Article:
Your Cart



| By Wellvyl Media Editorial

Lately, books have dared to take on the task of capturing modern society. The pen is proving to be a mighty sword. If this is the case then we saw Angie Thomas slay in the battle to relay some of our citizen ’s truths in her new book The Hate You Give.

The Hate is Real

Quickly, we are introduced to Starr Carter and her world in The Hate you Give.  She attends the high school a town over- which happens to also be a lot wealthier.  We join her navigation of two polar opposite worlds. One is filled with privilege and opportunity and the other with poverty and profiling.

The book illustrates the many faces Starr has to wear when navigating two worlds.  At school, she refers to herself as “Williamson Starr”.  This nod to the codeswitching when she is at Williamson High gives readers an inside look at a too familiar act. 

While this book is a plethora of conversations and learnings (community dynamics, police brutality, discrimination, mindset development..) the focus on not being able to bring all of yourself to all your spaces really resonated with me. I think this is something that everyone can relate to.  This idea of covering who you are to be accepted.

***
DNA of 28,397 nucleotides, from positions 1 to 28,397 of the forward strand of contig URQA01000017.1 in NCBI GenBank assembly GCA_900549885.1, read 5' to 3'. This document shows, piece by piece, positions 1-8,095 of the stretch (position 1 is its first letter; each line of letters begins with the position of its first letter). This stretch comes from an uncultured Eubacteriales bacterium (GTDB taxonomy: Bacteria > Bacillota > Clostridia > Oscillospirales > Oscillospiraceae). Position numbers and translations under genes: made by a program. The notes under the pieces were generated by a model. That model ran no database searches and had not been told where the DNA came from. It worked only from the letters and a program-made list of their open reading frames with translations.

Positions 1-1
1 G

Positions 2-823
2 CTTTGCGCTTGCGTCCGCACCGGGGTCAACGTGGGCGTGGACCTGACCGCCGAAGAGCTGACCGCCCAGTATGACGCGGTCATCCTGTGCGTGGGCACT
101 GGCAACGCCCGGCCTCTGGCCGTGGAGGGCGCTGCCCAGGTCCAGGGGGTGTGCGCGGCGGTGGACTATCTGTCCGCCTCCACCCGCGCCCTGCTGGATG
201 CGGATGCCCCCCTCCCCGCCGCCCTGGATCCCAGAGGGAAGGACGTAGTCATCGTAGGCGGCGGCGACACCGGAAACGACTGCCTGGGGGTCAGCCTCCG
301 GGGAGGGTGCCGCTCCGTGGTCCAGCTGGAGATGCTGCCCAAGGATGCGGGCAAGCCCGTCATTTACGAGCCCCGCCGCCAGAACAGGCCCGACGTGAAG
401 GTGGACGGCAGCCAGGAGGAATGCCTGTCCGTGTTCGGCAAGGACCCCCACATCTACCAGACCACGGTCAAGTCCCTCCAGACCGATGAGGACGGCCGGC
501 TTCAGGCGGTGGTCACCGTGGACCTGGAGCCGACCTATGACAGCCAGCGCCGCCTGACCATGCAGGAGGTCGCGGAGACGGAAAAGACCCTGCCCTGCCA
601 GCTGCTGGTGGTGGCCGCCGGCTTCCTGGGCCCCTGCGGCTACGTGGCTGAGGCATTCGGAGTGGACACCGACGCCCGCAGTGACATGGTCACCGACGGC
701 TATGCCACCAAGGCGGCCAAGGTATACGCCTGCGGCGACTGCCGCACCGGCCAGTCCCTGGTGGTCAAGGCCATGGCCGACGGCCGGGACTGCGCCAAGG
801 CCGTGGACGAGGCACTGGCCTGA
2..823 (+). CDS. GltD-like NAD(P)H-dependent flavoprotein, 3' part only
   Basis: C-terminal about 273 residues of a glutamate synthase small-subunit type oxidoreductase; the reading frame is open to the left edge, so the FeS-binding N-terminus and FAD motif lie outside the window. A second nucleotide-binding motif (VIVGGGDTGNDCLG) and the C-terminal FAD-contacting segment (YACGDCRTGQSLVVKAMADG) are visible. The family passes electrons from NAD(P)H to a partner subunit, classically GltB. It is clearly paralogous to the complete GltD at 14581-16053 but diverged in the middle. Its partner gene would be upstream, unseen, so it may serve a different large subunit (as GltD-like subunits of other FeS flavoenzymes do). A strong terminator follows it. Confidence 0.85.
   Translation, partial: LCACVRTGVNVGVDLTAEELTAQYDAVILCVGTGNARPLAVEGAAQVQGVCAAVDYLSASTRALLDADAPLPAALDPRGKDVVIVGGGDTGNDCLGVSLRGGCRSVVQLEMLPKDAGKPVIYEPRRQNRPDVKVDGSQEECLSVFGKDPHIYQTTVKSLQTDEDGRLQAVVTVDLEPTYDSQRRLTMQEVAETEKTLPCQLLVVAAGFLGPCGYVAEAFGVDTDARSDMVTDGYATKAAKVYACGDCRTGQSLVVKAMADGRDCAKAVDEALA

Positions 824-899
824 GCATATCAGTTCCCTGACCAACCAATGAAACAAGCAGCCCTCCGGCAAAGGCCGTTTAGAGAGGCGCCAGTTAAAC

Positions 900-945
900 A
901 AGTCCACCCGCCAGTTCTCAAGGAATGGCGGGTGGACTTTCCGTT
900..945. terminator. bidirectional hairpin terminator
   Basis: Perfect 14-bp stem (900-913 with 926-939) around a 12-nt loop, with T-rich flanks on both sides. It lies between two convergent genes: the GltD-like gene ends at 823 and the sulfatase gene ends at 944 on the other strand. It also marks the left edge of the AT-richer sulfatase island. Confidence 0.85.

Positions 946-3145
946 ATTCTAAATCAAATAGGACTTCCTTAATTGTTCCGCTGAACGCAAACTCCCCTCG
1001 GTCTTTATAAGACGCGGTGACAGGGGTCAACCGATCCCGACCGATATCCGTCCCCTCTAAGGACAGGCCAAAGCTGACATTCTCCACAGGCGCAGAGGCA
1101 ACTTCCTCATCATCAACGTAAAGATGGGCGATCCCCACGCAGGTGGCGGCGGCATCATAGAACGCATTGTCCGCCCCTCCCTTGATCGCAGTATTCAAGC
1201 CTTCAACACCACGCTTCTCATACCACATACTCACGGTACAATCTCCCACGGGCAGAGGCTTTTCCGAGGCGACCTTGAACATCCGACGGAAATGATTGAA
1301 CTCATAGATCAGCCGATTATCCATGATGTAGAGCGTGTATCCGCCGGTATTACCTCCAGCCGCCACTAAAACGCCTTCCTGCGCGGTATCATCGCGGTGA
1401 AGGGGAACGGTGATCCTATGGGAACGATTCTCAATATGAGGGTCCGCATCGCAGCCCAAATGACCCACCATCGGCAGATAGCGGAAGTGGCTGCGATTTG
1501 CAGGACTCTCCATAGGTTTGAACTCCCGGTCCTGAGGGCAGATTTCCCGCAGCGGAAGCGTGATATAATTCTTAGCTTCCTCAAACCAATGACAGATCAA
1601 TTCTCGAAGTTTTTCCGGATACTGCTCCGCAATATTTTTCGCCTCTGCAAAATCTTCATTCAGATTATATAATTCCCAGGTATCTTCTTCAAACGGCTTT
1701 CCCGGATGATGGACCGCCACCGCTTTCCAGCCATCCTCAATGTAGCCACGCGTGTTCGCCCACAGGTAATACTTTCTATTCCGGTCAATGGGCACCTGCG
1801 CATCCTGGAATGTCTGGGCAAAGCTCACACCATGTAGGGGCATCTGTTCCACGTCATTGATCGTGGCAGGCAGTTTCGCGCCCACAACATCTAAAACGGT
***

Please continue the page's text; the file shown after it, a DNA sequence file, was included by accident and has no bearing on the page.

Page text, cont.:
Covering… an action noun

The term “covering” was first talked about by  Erving Goffman in his 1963 book, Stigma. He explains how various groups hide or downplay aspects of themselves so they don’t stick out. It emphasizes that each person has something that they “cover” in order to be accepted.  When people are covering they admit to the characteristic in themselves but do everything in their give power to downplay it. For example, Franklin Roosevelt who used a wheelchair always put himself behind the desk before meetings.  Starr similarly struggles to cover the reality of her home life. She makes sure she doesn’t sound to ghetto, dress too hood, and always responds with manners to leave no second-guessing of behavior.  Don’t give them a reason. As we painfully read about the experiences Starr has navigated this we can’t help but also think to when covering was something in our own lives.

Our Own Covers

Each of us has a space that we have had to carefully navigate. We each have a number of f*cks we give when accounting how people view us. This affects how we approach our world. The Hate U Give dares Starr, her friends and family to show up in all of who they are no matter where they are in life. The book is a great reminder to stay true to our own selves as we navigate deep dynamics of life.

Need a modern realistic fiction? Check out The Hate U Give.  Let us know what it made you think about your own coverings or potentially even your outlook on society!